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Sina Tirsia Wali

Filipino Indonesian Self-Defense Tactics, other wise known as FIST, was established in 2003 and had…See More
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Big toes ,fuzzy back - By Guro Mike Cardenas

As an eskrimador and student of Tenio’s DeCuerdas under Grand Master Art Gonzalez I found our methods of training at times to be unorthodox when compared to your standard run of the mill dojo’s, whenever I spoke of the training I was doing with friends and family they always gave me this puzzled look, from their laymen perception martial arts training was filled with kata’s and kia’s. I however was too green to know any difference, I started my lessons with no reservations or expectations, I just wanted to learn how to fight. I never once questioned the reasons we did things since I always came out better because of it. As I progressed through my DeCuerdas studies and accepted new lessons and challenges willingly, nothing could prepare for a lesson in the healing arts and the discomfort I would endure while learning some of it. You see, GM Art has always proclaimed that as we advance in our studies and in the fighting arts was must also seek out knowledge in the healing arts, in his words “as DeCuerdas boys it’s good to know how to hurt, but it’s equally important to know how to heal”. So it is no surprise that we eventually started getting some quick lessons in “Hilot” and more formal lessons in the healing arts of “Seifukujitsu” a Japanese healing art which was passed down from Henry Okazaki and then to Sig Kufferath and we picked up through GM Tenio’s and our affiliation with American Judo and Jujitsu Federation (AJJF) and the Kilohana Martial Arts Association.

As we began to get some training in the healing arts I had never realized who I would be practicing on, for some odd reason I naively thought that test subjects would March into class and be ready to get massaged, and that these test subjects would be attractive women. In all cases it was our male classmates and or other male martial art practitioners, in my case my test subject always ended up being Master Jorge, a large man who has a keen sense of what I find uncomfortable and disturbing and then makes every attempt to exploit my weakness and or the situation. He would quickly remove his shirt; lay on my massage table and then say “come on baby, get busy” then chuckle as he knew I was squeamish of having to rub my hands on his fuzzy back. I would do my best to make this situation purely academic and try and concentrate on the lesson and not try and get interrupted by the voice coming from below the table, head down in the head rest whispering sweet nothings to me as our visiting instructor continued to teach through the lesson. As I was very uncomfortable, I tried to do my best and learn the lesson but struggled to be fully engaged to the lesson due to my discomfort, Master Jorge’s experience was much different than my own, he enjoyed every minute of it and celebrated in my discomfort. In one particularly lesson in which we focused on the foot I drew the line and couldn’t tolerate it, he unsheathed his large foot from his sock then proceeded to place it at my knees and then gave me a wink all while grinning from ear to ear. I looked down as I saw his large toes starring up at me as if they too were taunting me. I ended up having to cover his foot with a t-shirt and try and learn the lesson with a shirt covering his foot as if I was massaging a sock puppet, unfortunately I don’t remember anything from that lesson since my mind was elsewhere.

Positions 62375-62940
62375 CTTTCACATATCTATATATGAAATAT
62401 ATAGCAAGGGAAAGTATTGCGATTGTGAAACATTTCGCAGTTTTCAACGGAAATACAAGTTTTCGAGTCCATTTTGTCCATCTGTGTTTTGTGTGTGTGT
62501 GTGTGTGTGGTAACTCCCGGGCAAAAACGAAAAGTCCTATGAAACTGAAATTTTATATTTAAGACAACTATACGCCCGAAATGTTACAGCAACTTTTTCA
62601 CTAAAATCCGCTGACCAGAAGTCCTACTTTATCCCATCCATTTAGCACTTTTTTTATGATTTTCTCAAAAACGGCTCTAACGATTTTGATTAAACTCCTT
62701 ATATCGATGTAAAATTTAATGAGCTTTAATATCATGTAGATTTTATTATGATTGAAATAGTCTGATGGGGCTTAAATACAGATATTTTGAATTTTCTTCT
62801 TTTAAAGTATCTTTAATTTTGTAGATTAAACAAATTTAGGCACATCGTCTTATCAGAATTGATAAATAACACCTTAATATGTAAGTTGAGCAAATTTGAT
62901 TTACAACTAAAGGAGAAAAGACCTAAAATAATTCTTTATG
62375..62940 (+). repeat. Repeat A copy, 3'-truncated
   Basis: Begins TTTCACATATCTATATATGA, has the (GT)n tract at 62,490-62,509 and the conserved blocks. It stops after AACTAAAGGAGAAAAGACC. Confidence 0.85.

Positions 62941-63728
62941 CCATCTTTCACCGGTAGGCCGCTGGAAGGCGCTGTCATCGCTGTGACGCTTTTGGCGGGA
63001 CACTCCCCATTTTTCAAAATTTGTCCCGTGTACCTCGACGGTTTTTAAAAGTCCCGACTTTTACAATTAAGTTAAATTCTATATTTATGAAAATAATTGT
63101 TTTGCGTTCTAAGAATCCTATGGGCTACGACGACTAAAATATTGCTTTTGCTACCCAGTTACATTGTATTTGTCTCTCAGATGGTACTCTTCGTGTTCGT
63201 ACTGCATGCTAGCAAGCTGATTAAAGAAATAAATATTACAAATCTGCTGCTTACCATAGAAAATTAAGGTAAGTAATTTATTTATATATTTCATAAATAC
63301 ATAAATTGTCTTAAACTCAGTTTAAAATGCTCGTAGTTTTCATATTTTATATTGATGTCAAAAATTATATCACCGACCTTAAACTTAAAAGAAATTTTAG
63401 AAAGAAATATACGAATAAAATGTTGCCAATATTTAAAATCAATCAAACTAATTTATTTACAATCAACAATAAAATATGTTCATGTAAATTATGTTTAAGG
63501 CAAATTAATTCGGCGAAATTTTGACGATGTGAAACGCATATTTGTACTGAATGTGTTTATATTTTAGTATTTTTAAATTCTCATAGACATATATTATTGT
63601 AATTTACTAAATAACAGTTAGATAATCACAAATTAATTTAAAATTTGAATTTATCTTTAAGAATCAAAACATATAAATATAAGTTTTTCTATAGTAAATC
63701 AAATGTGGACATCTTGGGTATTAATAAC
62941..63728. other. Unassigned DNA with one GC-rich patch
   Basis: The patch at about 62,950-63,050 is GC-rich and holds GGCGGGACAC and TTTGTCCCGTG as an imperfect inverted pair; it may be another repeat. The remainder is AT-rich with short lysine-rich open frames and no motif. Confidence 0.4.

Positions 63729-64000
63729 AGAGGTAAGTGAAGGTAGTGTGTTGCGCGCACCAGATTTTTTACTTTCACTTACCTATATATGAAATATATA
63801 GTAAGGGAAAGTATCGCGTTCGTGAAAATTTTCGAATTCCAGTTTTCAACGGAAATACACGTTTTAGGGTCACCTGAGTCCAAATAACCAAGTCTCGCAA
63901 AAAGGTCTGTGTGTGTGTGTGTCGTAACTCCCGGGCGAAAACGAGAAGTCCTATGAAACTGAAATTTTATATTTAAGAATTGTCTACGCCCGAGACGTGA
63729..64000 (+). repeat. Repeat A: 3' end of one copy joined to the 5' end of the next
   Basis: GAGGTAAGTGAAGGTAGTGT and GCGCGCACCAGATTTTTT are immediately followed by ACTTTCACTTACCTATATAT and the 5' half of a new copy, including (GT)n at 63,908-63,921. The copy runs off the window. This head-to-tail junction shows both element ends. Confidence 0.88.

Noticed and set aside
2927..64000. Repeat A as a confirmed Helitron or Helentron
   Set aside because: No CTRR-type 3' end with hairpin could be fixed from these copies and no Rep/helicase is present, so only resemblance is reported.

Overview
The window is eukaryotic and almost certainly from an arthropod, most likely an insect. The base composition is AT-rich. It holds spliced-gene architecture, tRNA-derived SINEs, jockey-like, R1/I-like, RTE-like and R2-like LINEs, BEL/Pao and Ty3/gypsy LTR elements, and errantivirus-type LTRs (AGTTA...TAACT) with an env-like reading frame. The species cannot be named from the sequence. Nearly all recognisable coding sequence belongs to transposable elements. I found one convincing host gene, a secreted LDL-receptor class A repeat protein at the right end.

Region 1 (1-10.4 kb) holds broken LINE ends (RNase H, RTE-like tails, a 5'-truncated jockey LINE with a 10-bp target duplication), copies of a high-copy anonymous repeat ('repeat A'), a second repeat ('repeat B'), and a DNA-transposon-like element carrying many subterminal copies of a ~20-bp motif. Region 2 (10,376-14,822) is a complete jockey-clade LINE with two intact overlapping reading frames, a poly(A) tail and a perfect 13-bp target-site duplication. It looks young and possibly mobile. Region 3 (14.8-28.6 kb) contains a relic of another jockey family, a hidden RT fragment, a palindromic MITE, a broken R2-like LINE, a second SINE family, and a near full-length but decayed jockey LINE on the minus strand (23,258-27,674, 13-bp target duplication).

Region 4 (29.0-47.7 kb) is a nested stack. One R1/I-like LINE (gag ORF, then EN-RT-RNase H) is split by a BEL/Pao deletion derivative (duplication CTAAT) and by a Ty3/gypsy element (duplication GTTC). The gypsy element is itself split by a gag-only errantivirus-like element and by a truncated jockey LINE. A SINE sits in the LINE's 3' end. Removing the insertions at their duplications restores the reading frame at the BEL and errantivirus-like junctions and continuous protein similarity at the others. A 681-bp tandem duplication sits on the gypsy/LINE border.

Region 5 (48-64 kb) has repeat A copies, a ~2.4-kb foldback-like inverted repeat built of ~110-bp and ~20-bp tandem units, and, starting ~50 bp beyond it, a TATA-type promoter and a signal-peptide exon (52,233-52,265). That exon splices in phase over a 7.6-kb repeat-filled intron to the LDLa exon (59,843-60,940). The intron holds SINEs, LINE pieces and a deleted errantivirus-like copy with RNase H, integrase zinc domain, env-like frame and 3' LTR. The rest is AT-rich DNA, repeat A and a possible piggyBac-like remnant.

This past weekend I was thinking about Master Jorge and all the good times we shared, he has always been a loyal friend and one who would go to the gates of hell for any of his friends if asked. For some reason my thoughts took me to our time together learning some healing arts. This got me to thinking, how often do we let a little discomfort get in the way of our progress or let fear derail our overall path towards progression and or gaining new knowledge? Have any of you ever had that fuzzy back/big toe moment? If so, do you recognize it and have the fortitude to overcome it? For some martial artists it can be the fear of learning throws or being thrown, or combative sparring. Outside of the Dojo it can be the fear of taking that last math transferable needed to transfer to a four year university. I have since learned to look fear in the face and accept the challenges that come my way if I know it is value added, I know believe I am in a place mentally were I wouldn’t have a problem massaging that big foot of his or massage his fuzzy back so long as I was absorbing knowledge, however I would probably take a few shots of my favorite hard liquor before doing so. May you all have the strength to get past that fuzzy back and big toe moment!

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